The Worley-Dietz motion is officially dead. I didn’t kill it. Its demise was heralded by the algorithms in Al Liskunas’ computer. Two weeks ago Don Worley and I were kicking around the idea of changing PDGA policy regarding the number of strokes one can take on any given hole. For thirty years that number was nine. Didn’t matter if the hole in question was a par 3, 4, or 5. Once a player hacked the ground nine times, it was time to stop. Doctor Worley pointed out that a low handicapper could run through a bad patch of golf and watch as his or her handicap climbed upward. This same golfer could then get hot and win the crown by hook or crook.
Human nature being what it is, golfers have been known to ‘pad’ or ‘sandbag’ their scores in order to win some financial gain. I saw this first hand during a five year period when I participated in the Bobby Jones City Tournament. The event was four days. The positioning was decided by the scores turned in on Thursdays and Fridays. There were nine levels of players. Group One was the best of the best. Group nine was the Stephen Hawking-Michael J. Fox brigade. The winner of each level could parlay his victory into a romp through the pro shop where about two hundred dollars in products were made available. Now two hundred bucks in shirts and golf balls isn’t going to buy you a condo in Aspen or trip to China. And a new pair of golf shoes isn’t going to cause women to swoon. But you would be amazed at the number of good golfers who turned in scores in the high eighties and low nineties on Thursday and Friday and then suddenly these same individuals had a coordination attack on Saturday and Sunday. With eye-popping regularity it became par, birdie, par, birdie. Like Caesar in Gaul these conquerors would demand booty from pro shop personnel. ‘I don’t want any Top Flite balls, pal. Gimme the titelist with the naked lady logo!’ So Don Worley and I decided to make a motion: The most a golfer could record on any hole is a triple bogey.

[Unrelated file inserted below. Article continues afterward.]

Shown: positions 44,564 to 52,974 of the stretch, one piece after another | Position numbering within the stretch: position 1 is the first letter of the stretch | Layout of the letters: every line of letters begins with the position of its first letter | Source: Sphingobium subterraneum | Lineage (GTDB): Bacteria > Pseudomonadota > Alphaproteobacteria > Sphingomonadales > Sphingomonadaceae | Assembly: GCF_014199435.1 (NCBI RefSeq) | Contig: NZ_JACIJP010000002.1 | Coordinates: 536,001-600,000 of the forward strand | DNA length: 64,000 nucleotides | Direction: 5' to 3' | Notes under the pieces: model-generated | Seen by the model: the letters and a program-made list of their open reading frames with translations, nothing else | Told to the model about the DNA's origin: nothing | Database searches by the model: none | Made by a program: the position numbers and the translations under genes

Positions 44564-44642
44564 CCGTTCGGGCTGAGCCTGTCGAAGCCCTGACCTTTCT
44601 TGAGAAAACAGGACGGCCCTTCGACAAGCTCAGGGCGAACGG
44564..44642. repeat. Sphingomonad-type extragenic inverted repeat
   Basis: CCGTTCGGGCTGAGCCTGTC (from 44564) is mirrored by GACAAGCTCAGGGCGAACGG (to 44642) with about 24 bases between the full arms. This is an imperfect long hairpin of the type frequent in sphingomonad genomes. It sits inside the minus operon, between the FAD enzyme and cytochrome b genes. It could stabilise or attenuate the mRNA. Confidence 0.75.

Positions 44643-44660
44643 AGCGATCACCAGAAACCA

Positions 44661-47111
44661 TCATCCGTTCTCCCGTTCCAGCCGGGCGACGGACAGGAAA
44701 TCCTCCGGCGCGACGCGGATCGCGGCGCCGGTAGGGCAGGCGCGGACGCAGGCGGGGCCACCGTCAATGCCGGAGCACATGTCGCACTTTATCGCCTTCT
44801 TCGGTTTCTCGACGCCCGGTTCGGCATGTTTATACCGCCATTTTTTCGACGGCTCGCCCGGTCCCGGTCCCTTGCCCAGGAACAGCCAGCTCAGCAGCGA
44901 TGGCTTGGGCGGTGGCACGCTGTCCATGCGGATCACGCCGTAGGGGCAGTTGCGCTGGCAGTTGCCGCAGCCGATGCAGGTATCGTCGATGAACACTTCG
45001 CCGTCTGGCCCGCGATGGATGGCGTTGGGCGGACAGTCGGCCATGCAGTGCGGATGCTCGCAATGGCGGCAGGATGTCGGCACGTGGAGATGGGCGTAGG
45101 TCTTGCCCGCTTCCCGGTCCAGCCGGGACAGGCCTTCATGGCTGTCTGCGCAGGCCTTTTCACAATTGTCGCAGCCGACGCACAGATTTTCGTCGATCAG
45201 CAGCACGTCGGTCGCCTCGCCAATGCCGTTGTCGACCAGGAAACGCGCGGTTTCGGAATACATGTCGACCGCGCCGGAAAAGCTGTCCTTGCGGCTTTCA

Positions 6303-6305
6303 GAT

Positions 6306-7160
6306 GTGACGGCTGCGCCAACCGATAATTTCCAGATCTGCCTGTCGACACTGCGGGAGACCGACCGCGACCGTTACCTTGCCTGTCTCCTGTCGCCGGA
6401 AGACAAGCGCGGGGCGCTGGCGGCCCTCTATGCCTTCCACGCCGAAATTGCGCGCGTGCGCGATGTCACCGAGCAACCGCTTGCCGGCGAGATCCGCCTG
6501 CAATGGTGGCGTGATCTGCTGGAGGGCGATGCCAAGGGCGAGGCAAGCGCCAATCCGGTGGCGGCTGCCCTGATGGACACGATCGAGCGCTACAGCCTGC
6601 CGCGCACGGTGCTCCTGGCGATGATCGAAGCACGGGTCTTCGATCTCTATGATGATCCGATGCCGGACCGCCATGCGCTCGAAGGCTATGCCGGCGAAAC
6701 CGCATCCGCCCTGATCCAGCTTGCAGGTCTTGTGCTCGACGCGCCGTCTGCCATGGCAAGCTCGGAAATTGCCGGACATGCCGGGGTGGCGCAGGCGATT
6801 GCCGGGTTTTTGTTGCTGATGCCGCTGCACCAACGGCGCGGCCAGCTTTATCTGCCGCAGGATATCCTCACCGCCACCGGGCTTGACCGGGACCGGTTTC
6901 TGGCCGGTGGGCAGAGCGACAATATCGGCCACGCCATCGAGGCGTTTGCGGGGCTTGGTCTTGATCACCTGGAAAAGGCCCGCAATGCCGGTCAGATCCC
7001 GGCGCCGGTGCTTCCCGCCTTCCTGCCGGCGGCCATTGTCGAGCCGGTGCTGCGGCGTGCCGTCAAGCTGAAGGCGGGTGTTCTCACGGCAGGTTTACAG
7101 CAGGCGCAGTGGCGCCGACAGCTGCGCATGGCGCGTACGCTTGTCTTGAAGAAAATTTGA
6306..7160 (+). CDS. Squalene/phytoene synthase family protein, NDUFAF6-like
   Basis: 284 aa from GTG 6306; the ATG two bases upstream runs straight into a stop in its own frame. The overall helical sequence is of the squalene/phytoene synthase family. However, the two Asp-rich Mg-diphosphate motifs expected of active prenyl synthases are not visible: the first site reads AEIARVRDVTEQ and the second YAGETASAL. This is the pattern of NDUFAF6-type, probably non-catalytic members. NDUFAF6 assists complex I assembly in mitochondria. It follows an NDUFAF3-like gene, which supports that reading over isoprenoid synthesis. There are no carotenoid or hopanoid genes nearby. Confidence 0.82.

Not so fast, said scorekeeper Al Liskunas. His computer program already accomplishes this formula. When one reports a quadruple bogey, the computer lowers the reported number down. Al said he is seriously comtemplating having a party at his house where PDGA members can watch his computer program at work (Caution: Al is a teetotaler and you might have to bring your own Kickapoo juice). In any event none of you will be asked to vote on the motion. It’s dead.
In other news, the next two rounds of golf have been organized. Tomorrow we will be at Heritage Oaks off of Bee Ridge (Do not go to Heritage Harbour up north). This is an 8 a.m. shotgun. The nineteenth hole will be at the golf course. On 25 May 2019 we will be at Palm Aire. This is an 8:30 a.m. shotgun. Immediately following golf we will have the trophy party at the golf course restaurant. Spouses are welcome. The food budget is paid for by PDGA dues. Alcohol is another matter. However, new champ Don Worley said the first round of drinks will come out of his capacious bank account. We have a new Viking helmet (Craig Ethridge expropriated the old one, allegedly because his wife found it sexy). Don does not resemble Hagar the Horrible, but I can’t wait to see this new helmet resting atop his head.
Dietz, Harter, Dennis
Glass, Ethridge, Hartsuck
Williamson, Worley, Settlemyre, Bob Coseo
Curtis, Rose, Wheeler, Nutter
Albrecht, Ehlke, Woolverton, Rob Coseo